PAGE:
Fermilab Engineer Maurice Ball, left, and Cooperative Education Program student Jared Gaynier look up a few figures in a co-op binder for the Mechanical Support Department. Co-op binders (visible in the background) contain information generated by students in the co-op program and go back as far as 1991.
They say that youth is wasted on the young, but folks at Fermilab think otherwise.
Through Fermilab’s Cooperative Education Program, laboratory staff take advantage of youthful eagerness for tackling problems and learning more about the world, giving budding engineers projects that help them advance their careers even as they advance the lab’s mission.
Fermilab is working to expand employee participation in the program, which began in 1976 and assists in the lab’s mission to support STEM eduation and groom future engineers. More than 20 current Fermilab employees are co-op program alumni.
Engineer Maurice Ball, co-op coordinator for AD’s Mechanical Support Department, says participating in the program has given a boost to the department.
“Thanks to the co-op program, our engineering team accomplishes multiple tasks critical to the lab’s goals that could not otherwise happen,” Ball said. “This is especially true during times of lean budgets and condensed regular staff, so our department has benefited greatly.”
In the co-op program, engineering students at a four-year university with at least sophomore standing work a minimum of three semesters or four quarters at Fermilab, alternating periods of full-time study at their schools with full-time employment at the laboratory. The laboratory divisions provide the student with a competitive salary based on the academic credits he or she has earned. In return, the division gets apprentice-level support for its workforce.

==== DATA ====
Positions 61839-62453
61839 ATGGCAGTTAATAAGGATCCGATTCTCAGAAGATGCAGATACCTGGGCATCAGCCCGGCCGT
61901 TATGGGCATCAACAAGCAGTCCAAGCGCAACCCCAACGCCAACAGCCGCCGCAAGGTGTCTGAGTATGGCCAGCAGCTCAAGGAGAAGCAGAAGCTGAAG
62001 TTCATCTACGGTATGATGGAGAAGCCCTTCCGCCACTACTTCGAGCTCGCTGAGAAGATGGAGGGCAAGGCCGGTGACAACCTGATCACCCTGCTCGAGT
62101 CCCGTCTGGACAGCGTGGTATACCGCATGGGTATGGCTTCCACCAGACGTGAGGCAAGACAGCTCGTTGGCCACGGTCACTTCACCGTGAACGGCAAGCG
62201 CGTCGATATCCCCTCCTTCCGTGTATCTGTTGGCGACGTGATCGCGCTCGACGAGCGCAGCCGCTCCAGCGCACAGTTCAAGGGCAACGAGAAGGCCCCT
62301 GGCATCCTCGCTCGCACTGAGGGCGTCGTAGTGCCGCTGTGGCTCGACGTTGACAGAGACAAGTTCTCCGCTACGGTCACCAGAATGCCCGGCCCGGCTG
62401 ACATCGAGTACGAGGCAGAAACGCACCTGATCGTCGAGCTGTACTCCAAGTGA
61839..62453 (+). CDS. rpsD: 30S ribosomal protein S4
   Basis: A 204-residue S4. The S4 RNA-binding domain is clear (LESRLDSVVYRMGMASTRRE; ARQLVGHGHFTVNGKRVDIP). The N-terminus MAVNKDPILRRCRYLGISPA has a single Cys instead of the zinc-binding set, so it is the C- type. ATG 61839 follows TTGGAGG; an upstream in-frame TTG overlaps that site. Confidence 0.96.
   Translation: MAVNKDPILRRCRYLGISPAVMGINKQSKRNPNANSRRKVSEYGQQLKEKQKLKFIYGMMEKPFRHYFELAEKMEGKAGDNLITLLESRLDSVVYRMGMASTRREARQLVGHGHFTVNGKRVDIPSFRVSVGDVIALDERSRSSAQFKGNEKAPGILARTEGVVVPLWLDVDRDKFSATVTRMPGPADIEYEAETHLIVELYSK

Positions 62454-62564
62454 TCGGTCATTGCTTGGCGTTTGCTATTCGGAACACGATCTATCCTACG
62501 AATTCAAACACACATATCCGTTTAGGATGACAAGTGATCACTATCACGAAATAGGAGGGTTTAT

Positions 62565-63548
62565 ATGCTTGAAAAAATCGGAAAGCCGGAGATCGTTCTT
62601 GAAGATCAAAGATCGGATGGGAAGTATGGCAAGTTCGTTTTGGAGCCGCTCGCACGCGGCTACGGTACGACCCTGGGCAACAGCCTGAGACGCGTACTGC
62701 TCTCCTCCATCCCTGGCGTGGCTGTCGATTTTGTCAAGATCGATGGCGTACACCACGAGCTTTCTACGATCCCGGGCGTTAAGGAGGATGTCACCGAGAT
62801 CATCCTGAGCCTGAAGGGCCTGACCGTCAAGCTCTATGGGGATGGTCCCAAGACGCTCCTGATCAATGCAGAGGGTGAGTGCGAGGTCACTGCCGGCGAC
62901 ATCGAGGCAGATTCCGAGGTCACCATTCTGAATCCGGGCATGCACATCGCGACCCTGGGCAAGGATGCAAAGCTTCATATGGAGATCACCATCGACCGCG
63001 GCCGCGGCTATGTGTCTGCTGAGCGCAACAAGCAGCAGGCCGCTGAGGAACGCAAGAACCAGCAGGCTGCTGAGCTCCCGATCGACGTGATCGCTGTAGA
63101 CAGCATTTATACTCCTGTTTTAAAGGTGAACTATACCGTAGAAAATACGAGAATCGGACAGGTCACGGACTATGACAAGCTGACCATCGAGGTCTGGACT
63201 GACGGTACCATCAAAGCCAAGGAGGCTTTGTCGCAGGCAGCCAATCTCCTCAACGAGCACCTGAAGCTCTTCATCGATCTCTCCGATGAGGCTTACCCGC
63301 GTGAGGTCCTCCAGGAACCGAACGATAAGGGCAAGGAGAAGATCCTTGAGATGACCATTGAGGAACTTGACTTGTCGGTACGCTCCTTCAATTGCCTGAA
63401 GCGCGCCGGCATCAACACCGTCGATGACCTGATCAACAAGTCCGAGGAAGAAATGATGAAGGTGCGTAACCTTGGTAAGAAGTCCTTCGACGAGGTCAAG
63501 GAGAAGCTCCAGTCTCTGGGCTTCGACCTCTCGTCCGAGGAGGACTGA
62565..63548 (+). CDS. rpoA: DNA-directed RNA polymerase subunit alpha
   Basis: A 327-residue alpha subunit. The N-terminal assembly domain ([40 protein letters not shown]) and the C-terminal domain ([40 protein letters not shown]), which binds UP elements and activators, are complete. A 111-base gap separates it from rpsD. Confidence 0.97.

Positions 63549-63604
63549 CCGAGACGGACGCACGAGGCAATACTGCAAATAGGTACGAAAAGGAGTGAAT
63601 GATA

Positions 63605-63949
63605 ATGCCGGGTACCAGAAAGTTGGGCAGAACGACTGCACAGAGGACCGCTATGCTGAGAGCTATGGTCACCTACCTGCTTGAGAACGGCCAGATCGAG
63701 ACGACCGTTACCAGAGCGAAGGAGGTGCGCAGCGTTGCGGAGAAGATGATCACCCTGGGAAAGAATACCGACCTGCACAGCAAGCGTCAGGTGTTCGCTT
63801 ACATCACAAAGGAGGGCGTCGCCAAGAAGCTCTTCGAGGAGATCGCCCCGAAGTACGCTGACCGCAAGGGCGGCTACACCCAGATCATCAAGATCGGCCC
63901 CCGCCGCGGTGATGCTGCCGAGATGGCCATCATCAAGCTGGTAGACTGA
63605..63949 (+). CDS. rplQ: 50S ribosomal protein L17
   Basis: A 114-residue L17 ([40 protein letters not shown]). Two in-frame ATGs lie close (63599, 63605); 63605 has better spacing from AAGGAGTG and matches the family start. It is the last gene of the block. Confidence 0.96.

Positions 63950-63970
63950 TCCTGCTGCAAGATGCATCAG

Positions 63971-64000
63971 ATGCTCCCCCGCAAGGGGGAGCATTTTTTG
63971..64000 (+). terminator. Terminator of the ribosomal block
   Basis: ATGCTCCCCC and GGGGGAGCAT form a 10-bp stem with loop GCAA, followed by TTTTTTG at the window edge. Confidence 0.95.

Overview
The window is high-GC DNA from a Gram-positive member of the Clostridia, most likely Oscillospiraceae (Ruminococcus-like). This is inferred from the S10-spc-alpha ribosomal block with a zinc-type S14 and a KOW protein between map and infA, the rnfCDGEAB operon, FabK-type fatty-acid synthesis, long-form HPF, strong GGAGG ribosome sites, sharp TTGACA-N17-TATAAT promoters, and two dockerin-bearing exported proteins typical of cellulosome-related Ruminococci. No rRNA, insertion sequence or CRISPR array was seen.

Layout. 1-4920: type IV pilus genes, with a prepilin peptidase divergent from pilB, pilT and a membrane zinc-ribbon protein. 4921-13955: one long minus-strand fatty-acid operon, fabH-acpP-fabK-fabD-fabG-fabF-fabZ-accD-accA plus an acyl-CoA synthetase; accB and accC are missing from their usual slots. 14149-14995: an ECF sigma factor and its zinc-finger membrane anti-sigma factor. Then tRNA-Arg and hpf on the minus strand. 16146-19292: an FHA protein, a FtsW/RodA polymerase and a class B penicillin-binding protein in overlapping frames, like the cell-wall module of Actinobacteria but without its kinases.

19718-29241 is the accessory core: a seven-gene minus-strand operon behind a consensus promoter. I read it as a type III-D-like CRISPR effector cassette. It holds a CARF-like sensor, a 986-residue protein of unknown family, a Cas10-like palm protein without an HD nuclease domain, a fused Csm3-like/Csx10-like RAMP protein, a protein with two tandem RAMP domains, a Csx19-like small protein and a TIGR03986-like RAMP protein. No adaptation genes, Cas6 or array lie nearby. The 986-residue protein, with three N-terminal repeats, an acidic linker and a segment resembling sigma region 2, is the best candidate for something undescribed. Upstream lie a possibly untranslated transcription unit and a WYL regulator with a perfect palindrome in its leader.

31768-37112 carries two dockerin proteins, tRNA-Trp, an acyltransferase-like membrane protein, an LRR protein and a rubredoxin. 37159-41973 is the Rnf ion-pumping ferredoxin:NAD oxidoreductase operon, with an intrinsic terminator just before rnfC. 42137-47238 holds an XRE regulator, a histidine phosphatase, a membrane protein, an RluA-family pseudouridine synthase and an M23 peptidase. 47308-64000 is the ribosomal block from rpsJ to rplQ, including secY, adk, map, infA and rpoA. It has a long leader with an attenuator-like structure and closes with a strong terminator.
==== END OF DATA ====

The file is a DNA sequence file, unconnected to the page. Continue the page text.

The students get an education beyond what they gain in the classroom.
“The program gives you real-world experience, right out of college, and it helps you to be competitive, showing you exactly how what you learn applies in industry,” said Kettering University mechanical engineering student Jared Gaynier, who works with Ball. “Working this way gives more meaning to what you’re learning.”
It’s the kind of education that stays with the student, Ball said.
“Students come back years later with amazement at how the understanding they acquired as co-op students came to fruition in the classroom or later in their professional careers,” he said.
Fermilab Director Nigel Lockyer believes the program has great potential and that many at the laboratory could benefit from it.
“It’s not only the students but also the lab’s employees that are rewarded when they work together to develop new talent in the engineering field,” Lockyer said. “The co-op program has a successful history at the laboratory, and I’d like to see it grow.”